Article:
“I don’t think it’s going to pass," said Barbara Meara, chairman of the anti-abortion group New York State Right to Life, "but you never know in New York State.”

The bill would seem to reflect recent support for abortion among New Yorkers.

A 2014 poll of registered New York voters, commissioned by the National Institute for Reproductive Health but independently conducted, found that 78 percent of respondents supported Roe v. Wade and 77 percent supported the abortion-specific proposal in Cuomo’s Women's Equality Act.

With two 2016 races still undecided, the Senate’s political majority hangs in the balance. 

“We have a New York State Senate that will likely be majority anti-choice," said Andrea Miller, president of the pro-abortion National Institute for Reproductive Health.

But Glick is calling on Cuomo to broker some kind of arrangement with factions within the Senate to bring the Reproductive Services Act to a vote.

"The buck stops with him," she said.

A Cuomo spokesperson described the governor as a "staunch supporter" of Glick's bill.

“The Governor… will continue to work with all partners to safeguard women’s reproductive rights and ensure access to quality medical care,” spokeswoman Abbey Fashouer said in a statement.

"Now is the time to bring to bear any political capital that he can," Miller said.

WHY NEW YORK WOMEN SEEK LATE-TERM ABORTIONS
Chasen said doctors at New-York-Presbyterian/Weill Cornell see an average of only three or four pregnant women a year who might consider an abortion after 24 weeks.

He ticked off a range of circumstances that could lead to a woman choosing a late-term abortion: 

Less care early on: A woman may not have received prenatal care that would have identified a fetal abnormality. Chasen says that this sometimes strikes women of low-income backgrounds who may not have as many resources available.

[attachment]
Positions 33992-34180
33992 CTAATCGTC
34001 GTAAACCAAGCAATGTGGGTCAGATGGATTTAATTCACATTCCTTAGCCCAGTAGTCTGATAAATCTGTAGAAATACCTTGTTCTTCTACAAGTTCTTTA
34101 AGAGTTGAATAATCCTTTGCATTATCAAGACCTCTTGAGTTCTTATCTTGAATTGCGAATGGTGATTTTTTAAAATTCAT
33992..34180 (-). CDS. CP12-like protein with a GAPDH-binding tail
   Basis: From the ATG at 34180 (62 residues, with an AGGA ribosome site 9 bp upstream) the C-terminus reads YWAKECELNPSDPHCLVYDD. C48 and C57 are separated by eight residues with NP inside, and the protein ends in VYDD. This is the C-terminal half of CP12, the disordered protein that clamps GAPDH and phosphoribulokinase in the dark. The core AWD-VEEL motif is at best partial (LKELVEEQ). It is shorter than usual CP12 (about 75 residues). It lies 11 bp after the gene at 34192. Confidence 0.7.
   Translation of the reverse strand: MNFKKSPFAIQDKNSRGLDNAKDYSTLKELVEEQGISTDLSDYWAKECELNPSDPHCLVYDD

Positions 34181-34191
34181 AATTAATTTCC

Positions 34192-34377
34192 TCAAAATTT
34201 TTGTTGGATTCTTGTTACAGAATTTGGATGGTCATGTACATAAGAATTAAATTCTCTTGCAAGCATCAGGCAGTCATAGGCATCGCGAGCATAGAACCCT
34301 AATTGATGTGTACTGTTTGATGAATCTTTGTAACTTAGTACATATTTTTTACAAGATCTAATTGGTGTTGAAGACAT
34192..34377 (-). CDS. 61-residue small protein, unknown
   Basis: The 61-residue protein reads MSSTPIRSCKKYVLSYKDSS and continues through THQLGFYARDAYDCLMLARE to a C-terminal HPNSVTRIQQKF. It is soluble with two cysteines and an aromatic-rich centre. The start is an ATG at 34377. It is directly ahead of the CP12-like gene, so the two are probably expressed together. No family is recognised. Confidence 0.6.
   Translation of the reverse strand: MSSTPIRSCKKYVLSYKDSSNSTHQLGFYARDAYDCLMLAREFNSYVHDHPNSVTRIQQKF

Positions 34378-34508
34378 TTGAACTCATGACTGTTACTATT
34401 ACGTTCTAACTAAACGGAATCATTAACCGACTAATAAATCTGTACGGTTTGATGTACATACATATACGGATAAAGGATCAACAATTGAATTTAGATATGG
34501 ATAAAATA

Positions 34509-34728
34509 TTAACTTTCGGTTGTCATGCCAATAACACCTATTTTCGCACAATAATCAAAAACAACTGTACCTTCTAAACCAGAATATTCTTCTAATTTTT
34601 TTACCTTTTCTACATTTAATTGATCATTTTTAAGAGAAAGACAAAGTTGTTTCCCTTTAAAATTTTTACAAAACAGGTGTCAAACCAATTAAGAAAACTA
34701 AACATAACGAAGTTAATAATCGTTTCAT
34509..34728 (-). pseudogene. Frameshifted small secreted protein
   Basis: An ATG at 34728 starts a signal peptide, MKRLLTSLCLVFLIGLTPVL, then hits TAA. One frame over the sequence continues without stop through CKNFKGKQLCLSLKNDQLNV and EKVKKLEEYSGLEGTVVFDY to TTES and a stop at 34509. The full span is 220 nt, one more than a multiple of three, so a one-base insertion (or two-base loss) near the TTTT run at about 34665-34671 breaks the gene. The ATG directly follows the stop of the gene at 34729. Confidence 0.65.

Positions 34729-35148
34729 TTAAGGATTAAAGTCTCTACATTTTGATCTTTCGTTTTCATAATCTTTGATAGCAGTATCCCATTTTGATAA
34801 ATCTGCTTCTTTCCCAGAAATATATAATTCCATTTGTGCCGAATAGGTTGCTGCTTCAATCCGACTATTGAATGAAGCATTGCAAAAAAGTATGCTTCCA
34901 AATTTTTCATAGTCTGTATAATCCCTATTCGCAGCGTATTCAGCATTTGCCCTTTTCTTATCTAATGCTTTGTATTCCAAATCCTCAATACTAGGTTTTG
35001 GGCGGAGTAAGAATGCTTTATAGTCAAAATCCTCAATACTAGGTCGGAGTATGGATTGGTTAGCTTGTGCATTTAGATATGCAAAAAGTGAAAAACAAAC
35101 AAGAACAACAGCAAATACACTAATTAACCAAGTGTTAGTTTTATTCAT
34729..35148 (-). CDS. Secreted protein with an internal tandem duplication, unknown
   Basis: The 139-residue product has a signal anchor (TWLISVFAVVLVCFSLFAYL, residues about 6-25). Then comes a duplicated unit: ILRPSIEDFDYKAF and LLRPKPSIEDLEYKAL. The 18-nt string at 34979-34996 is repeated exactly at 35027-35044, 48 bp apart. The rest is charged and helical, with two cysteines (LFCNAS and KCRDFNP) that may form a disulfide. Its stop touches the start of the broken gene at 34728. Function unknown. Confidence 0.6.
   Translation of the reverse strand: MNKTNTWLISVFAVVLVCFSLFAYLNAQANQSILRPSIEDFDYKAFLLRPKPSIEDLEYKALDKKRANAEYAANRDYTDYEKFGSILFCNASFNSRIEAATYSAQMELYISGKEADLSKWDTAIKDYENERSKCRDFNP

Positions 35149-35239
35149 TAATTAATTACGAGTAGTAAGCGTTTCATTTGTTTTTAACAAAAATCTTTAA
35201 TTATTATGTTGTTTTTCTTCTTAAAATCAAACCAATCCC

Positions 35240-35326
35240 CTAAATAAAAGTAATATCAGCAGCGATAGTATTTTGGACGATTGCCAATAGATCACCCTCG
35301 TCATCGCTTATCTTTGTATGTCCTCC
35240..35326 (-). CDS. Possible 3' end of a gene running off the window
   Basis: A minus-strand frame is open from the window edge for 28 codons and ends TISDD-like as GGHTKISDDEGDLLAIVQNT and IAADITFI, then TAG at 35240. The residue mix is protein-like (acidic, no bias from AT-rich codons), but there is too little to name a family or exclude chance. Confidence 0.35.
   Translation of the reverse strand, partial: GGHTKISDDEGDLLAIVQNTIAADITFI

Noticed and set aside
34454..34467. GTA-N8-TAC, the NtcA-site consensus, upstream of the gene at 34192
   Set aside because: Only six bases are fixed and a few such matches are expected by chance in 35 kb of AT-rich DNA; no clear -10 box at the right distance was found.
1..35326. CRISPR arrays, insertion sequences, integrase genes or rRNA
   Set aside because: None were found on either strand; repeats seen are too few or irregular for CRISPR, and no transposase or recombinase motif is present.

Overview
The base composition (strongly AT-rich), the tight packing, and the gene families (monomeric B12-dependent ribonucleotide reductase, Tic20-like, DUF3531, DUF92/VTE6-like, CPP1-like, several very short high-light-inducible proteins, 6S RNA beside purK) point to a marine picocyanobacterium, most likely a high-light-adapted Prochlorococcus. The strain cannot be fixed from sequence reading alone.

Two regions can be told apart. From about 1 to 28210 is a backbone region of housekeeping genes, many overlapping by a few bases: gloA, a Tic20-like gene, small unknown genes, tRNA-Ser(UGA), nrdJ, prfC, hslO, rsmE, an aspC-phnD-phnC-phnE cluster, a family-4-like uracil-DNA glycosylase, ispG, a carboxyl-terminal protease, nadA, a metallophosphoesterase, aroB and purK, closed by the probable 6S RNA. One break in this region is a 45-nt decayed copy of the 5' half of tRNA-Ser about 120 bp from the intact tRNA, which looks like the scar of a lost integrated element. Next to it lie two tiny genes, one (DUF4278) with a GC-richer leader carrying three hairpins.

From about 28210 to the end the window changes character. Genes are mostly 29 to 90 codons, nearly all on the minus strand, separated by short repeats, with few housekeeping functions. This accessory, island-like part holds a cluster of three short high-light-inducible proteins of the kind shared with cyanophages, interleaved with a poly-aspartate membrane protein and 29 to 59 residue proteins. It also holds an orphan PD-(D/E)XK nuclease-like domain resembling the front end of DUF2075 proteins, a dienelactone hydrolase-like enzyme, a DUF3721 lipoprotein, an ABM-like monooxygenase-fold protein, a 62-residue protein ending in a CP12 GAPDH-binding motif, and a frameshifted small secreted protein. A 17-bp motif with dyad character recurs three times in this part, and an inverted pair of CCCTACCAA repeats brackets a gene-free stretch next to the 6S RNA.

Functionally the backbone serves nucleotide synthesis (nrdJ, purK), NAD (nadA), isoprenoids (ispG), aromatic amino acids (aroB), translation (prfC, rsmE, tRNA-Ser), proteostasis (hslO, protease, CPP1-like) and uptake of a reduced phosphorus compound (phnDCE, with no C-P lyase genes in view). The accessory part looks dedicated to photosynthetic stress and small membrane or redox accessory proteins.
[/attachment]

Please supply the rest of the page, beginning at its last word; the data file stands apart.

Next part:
Late complications: Some fetal conditions — such as abnormal brain development, stunted growth, irregular heart rhythms, and rare tumors of the heart, kidney, liver and chest — only manifest themselves after 24 weeks.  

Health surprises for the mother: Life-threatening medical diagnoses can come at any time. Some, like cancer, have to await treatment until after delivery.

If a woman faces these or other challenging circumstances, the serious physical and mental complications that can arise during the last trimester can make them worse:

Physical symptoms: Restricted breathing, liver damage and heart disease are all possibilities.

Depression: During the last months of an unwanted pregnancy, serious depression is a possibility, particularly if a fetus will likely be born with severe disabilities and may live only briefly.

Premature delivery: Meara, the pro-life supporter, suggests women who fear for their own health if they go to term consider delivering before 37 weeks of pregnancy. In such cases, a preemie is still at risk of dying even in a neonatal intensive care facility. (The Centers for Disease Control and Prevention attributed about one-third of infant deaths to premature birth-related causes in 2013.) 

NEW YORK DOCTORS SEE THEIR OWN RISKS
“The most ardently pro-choice among us don’t really want to get prosecuted,” Chasen said. 

New York law classifies an “abortion in the first degree” — a late-term abortion when there is no life-threatening maternal condition — as a class D felony. The corresponding prison sentence is between one and seven years. (A pregnant woman who tries to terminate her own pregnancy faces a “self-abortion in the first degree” a class A misdemeanor. "Self-abortion" comes with a maximum prison sentence of one year and no more than $1,000 in fines.)